Philippines Files New Protests Over Chinese Presence in South China Sea

The Philippines has been filing daily protests against Chinese incursions in Manila’s exclusive economic zone since earlier this year.
Philippines Files New Protests Over Chinese Presence in South China Sea Filipino fishing crews prepare their nets at Masinloc port in Zambales province along the West Philippine Sea (South China Sea) as they prepare for a trip to the disputed region., May 27, 2021.

The Philippine foreign secretary on Thursday ordered that new diplomatic protests be filed against Beijing over the ongoing presence of more than 100 Chinese ships in waters claimed by Manila in the South China Sea.

Teodoro Locsin Jr., who is in the United States for an official visit, issued three messages via Twitter ordering the Department of Foreign Affairs to file the protests. The new diplomatic protests are the latest since the Philippines began filing daily protests against Chinese incursions in Manila’s exclusive economic zone in the sea earlier this year. 

“File now our protest on China’s incessant & unlawful restriction of Filipino fishermen from conducting legitimate fishing activities in Bajo de Masinloc,” Locsin said, using the Philippine name for the Scarborough Shoal. 

Manila considers Scarborough Shoal, a reef located 118 nautical miles (218.5 km) west of the main Philippine island of Luzon, to be within its 200-mile exclusive economic zone (EEZ).

In his other tweets, Locsin ordered protests on “Chinese radio challenges unlawfully issued against Philippine maritime patrols,” and on the “continued presence of Chinese fishing vessels in [the] vicinity of Iroquois Reef.”

Additional details about the Chinese ships were not released.

In early April, Locsin said the Philippines would file “daily diplomatic protests” with Beijing during a quarrel that began in March, when the Philippine military reported spotting more than 200 Chinese fishing boats which, it alleged, were manned by militia. The fishing boats later scattered, but security analysts said they may have moved to other parts of the disputed region.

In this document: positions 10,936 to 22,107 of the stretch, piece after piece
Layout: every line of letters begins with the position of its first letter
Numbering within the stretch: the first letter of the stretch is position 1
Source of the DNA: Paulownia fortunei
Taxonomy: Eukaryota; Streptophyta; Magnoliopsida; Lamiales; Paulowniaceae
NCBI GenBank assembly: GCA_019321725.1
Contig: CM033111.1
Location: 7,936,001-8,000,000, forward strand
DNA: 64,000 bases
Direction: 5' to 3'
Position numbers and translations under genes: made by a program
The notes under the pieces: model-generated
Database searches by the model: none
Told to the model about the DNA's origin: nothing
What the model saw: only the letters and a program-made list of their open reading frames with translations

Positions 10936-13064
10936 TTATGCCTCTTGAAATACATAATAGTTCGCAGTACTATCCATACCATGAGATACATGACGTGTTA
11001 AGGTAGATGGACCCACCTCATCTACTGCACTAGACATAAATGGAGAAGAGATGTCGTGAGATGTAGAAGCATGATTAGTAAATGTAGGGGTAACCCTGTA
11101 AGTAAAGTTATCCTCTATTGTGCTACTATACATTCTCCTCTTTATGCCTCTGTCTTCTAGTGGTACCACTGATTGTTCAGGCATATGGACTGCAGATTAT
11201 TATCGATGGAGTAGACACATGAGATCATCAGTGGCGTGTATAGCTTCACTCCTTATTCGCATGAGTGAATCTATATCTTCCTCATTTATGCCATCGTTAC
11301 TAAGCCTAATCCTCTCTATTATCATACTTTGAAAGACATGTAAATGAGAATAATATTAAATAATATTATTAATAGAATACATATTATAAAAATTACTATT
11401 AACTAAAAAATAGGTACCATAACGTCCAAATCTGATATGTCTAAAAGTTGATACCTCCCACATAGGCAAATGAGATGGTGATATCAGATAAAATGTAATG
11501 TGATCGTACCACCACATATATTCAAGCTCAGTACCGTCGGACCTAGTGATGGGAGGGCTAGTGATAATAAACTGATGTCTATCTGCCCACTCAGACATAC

BenarNews, an RFA-affiliated online news service, could not immediately determine if the daily protests had stopped. Diplomats previously said that, for as long as there were Chinese incursions, the protests would continue.

Locsin’s orders came a day after Rep. Ruffy Biazon said that 150 Chinese fishing ships had been spotted in the West Philippine Sea, Manila’s name the South China Sea. Without elaborating, Biazon said the Chinese ships appeared to be part of a fishing fleet and were moving from one area to another.

The Chinese Embassy in Manila did not immediately respond when contacted by BenarNews. 

Last month, the military’s Western Command (Westcom), based in Palawan province, said Philippine aircraft were warned by China while they patrolled the skies above the South China Sea. An internal Westcom report claimed that China had fired five flares between June 16 and 22 at Philippine military aircraft conducting security patrols.

China took control of the shoal in 2012 and engaged with the Philippine Coast Guard in a tense standoff before both sides agreed to leave waters around it.

The Philippines stuck to the deal but the Chinese never left, forcing Manila to file a case with an international arbitral tribunal, which in 2016 ruled in its favor. China however has said that it does not recognize the ruling by the International Court of Arbitration in The Hague. 

China claims nearly the entire South China Sea, including waters also claimed by Brunei, Malaysia, the Philippines, Vietnam and Taiwan. While Indonesia does not regard itself as party to the dispute, Beijing claims historic rights to parts of that sea overlapping Indonesia’s EEZ as well.

Reported by BenarNews, an RFA-affiliated online news service.


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